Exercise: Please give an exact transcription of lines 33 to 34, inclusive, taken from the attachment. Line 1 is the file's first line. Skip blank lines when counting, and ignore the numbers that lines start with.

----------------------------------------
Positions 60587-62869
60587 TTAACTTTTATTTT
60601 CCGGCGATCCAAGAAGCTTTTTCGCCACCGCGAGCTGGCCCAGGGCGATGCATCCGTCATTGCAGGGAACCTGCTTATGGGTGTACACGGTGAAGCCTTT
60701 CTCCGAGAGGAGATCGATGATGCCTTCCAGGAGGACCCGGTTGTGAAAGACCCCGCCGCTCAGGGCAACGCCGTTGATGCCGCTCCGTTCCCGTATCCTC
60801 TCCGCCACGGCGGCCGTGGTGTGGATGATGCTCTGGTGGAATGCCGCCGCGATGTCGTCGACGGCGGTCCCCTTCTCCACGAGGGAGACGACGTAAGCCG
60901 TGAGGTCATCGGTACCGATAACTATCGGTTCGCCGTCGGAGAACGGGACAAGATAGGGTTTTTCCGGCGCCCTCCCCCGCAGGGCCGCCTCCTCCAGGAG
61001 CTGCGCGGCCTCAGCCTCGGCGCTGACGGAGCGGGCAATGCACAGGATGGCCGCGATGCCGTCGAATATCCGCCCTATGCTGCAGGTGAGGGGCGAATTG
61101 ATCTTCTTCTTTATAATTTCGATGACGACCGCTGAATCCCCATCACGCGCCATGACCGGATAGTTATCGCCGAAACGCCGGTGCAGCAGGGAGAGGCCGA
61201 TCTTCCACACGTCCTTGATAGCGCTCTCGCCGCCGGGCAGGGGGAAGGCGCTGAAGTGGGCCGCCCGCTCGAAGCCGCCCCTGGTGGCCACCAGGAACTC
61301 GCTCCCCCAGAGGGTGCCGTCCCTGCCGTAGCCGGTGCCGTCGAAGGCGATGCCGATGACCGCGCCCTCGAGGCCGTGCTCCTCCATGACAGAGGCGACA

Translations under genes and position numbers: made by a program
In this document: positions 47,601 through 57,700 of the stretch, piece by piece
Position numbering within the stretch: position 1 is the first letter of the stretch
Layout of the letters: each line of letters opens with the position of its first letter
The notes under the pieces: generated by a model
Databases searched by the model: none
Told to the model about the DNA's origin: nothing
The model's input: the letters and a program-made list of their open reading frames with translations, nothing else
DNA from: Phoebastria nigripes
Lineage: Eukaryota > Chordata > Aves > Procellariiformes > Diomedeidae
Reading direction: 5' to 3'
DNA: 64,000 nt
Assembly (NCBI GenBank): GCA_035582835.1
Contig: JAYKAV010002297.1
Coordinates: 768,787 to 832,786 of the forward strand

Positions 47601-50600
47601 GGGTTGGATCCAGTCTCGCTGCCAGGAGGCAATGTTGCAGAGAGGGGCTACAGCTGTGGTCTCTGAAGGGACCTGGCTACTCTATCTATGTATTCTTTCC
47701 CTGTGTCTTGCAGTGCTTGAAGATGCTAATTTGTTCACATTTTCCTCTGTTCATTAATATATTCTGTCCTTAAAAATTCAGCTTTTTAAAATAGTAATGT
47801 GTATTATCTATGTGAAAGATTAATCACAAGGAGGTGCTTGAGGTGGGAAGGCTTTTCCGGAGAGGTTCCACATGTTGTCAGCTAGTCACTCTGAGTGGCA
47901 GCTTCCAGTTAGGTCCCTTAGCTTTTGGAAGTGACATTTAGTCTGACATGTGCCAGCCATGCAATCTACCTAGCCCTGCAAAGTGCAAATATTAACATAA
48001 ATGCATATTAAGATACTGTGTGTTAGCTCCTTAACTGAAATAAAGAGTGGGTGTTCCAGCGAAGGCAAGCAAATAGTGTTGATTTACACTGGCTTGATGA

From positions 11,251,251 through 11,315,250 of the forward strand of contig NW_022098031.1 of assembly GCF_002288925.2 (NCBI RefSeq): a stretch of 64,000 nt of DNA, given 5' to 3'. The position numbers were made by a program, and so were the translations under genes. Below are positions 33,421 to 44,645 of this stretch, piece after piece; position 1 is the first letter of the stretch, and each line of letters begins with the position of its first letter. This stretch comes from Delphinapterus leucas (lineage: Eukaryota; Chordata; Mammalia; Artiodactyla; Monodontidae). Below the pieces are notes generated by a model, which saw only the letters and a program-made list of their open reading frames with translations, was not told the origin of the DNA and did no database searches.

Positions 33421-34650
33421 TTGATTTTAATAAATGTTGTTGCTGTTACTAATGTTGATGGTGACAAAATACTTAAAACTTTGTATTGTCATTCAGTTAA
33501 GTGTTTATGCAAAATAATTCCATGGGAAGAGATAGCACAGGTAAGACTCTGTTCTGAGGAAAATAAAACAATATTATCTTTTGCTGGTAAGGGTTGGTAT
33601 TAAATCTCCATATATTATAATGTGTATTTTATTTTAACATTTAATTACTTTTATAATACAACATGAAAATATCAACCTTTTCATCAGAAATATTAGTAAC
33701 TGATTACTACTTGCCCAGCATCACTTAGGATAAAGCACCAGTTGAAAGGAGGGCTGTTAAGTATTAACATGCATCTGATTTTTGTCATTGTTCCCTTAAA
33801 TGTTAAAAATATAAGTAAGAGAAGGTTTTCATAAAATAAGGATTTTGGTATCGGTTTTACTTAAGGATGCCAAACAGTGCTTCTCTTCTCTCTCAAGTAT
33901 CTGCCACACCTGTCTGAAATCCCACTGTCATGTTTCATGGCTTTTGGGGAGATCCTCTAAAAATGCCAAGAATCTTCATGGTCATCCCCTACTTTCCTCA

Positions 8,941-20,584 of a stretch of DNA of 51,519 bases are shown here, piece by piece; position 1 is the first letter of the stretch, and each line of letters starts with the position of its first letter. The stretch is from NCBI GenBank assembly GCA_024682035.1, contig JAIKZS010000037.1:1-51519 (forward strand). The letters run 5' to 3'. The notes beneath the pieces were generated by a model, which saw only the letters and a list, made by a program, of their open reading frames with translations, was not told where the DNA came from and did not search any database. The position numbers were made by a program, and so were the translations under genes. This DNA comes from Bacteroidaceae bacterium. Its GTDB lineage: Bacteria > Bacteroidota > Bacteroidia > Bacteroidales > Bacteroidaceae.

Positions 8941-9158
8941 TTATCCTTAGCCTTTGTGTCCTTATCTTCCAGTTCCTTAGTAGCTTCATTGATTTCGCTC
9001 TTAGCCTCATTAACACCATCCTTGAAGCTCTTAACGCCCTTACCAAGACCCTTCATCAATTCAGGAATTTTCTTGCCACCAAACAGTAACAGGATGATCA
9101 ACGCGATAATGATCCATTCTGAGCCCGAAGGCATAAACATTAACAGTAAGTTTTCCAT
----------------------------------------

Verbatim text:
Positions 33421-34650
33421 TTGATTTTAATAAATGTTGTTGCTGTTACTAATGTTGATGGTGACAAAATACTTAAAACTTTGTATTGTCATTCAGTTAA